Saturday, 8 April 2017

In Which There is a Lack of Both Sleep and Blue Rock Thrushes

Do you ever find yourself by some stroke of bad luck (or judgement) involved in a team project, the workload of which ends up sitting solely, and uncomfortably, upon your shoulders? Whether the project is personal, professional or projectile, being the provider of 100% of the effort input can be a strenuous position to hold. There is at least the benefit of then being in the position to validate having a good complain (as well all secretly love to do*), but that is but a small reward.
It is beginning to dawn on me, like a summer sunrise; gradually at first yet with increasing speed, that I have been stuck in such a situation with birding. My relationship (as it were) with birding has for a while been strained; when a rare occasion arises, and presents me with the opportunity to go birding, it seems that for all the work I put in - travelling, wandering around, more travelling - and all that I suffer - travel sickness, strain upon my decrepit old eyes, cold, hunger, more travel sickness - that birding does not in turn do its part. Like that one colleague whose phone is seemingly more important than the task at hand, the input from the 'birding gods' seems at best, half-hearted.

Over the last 6 months my life has become drastically more busy, what with full-time education, part-time employment and adding the weekly wear upon my camera's shutter-count. This being so, the occasions where have I actually have gone birding are probably few enough to count on... I'd like to say two hands, but I feel that would be an exaggeration... so, one hand it is... and that can most probably be done without including the thumb. A sad state of affairs yes, but it does mean that the crushing disappointment of dipping can be replaced by the subtler disappointment of not finding a Wheatear on the patch for yet another consecutive year.

This week however, with Easter break now in effect, the amount of free time available for me has increased rather drastically, leading me at times with nothing better to do than lounge in the sun and read... ah, 'tis a hard life. 
 When news broke of a Blue Rock Thrush in the county I thought perhaps an expedition away from the warmth of the balcony could well be in order. An egg (of metaphorical reality, of course) was laid, and from it hatched the birding bug. And, like a vivacious mosquito on a summer night, the birding bug bit.  And the bite? The bite didn't produce an 'itch' as such, more a calling. A calling that swayed my mind into believing that it was semi-acceptable to get up at 5:40am during Easter break. Fun fact: it's not.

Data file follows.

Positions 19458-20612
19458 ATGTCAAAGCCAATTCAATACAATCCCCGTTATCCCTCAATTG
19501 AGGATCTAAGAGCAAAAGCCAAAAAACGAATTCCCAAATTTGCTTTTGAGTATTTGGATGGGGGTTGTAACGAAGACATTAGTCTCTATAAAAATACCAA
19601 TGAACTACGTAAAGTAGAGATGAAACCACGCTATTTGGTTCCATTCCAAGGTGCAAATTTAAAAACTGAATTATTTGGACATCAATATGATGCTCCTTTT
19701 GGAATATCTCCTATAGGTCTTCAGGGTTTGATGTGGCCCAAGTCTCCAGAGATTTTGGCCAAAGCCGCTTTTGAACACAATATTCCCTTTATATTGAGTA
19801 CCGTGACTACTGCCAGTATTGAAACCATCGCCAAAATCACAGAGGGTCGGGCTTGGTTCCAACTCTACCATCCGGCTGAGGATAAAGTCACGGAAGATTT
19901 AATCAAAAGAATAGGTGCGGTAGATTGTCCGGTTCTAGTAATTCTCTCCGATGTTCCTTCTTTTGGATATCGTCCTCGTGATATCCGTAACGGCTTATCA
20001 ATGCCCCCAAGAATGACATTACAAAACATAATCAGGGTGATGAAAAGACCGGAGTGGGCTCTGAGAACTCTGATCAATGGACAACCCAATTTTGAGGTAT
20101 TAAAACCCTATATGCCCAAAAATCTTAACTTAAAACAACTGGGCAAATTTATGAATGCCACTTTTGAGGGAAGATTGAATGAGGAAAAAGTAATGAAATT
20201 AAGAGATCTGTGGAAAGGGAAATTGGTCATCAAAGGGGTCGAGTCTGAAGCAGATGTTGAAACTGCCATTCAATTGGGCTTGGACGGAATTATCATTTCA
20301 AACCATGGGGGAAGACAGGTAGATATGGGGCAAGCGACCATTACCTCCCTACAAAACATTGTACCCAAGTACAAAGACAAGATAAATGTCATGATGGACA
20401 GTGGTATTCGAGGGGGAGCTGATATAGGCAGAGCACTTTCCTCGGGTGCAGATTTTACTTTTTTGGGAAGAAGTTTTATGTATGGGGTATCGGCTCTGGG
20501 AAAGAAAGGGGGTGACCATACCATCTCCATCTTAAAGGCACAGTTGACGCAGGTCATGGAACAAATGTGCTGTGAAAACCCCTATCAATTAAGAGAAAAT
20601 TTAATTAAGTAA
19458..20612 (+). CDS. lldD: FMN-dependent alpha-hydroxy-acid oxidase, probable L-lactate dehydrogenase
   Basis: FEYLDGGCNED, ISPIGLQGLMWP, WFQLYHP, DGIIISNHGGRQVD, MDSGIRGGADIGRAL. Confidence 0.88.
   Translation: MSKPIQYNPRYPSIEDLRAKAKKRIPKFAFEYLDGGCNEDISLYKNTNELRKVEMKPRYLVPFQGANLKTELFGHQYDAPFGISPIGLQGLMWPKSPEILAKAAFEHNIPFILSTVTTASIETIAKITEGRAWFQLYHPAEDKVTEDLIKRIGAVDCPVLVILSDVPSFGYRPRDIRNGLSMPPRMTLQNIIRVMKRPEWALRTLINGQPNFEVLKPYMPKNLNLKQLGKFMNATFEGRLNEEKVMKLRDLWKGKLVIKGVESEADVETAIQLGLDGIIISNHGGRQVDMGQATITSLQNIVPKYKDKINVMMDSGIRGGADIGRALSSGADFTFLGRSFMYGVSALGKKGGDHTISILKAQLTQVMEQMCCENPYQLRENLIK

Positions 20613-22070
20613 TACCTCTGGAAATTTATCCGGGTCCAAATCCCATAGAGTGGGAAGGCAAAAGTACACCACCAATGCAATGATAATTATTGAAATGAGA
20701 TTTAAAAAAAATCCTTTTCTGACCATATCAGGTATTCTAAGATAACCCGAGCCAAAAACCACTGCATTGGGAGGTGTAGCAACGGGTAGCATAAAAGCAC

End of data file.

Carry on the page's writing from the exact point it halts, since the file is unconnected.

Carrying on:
Thanks to the generosity of a local birder who was willing to give me a lift, I was saved from the multitude of horrors that constitute the public transport system - were I a sardine, I would rather be in the sea than packed in a tin. Thankfully, I'm not a sardine, and so, don't have to be in either; but buses and tins can have a worrying amount in common.
 The thrush had been seen for most of the previous day and was still present at dusk, so our hopes of it remaining were quite high.... a little tip for birding: never, never get your hopes up.
 As we drove to the site we were greeted with a spectacular sunrise over the Sussex countryside. A spectacular sight, and one which was most probably as interesting as the day got, for, despite an hour or so of eye-straining, no blue thrushes of any kind materialised. 

After the hour or so had elapsed, other engagements called, which for me constituted little more than gaining some extra sleep.  It was decided, upon departure, that the bird had most probably, nay, certainly been plastic (as in not wild, rather than literally plastic. That being said, I didn't see any videos of it so you never know) and good riddance to it... No, I'm not a sore loser. Okay, well, maybe just a little bit, but I had only got 5 hours sleep. The hours of sleep one has in a night is yet another thing that should not be countable on just one hand.

It was at least an experience, a break from the norm, and that is something which in most cases should be strived for, even if it doesn't go exactly as you had hoped. Next time birding, you better play your part, otherwise I might just become a patch-birder for good....



*See, a good complain, now wasn't that fun?

Friday, 17 February 2017

Of Marmite, Metaphors and Mathematics

Marmite. Aside being a yeasty condiment, it is also a frequently used and un-yeasty metaphor. It is claimed that one either loves Marmite, or one hates it. This is unfortunately an inaccurate claim, as some people, myself included, do not go in with such strong feelings for the spread. It's alright in small quantities.  Peanut butter is the only condiment worth getting emotional for.

The metaphor however is a useful one for expressing two opposites, and so will be used here, slightly adjusted from the classic and, perhaps overused, love-hate meaning. Here it will express a good-bad equation. With that still hopefully fresh in your mind, I will use this adjusted analogy to describe the birding (see, birds are involved, this isn't one of those food blogs. Yet) encompassed during my annual February excursion to the green ol' land of Ireland. Some years are good, perhaps even encroaching into peanut butter territory, and then some, some are like a tablespoon of Marmite forced down your throat - which hopefully you'll agree is not quite a favourable occurrence.  One year it may ooze with rarities, the next birds may be spread thin.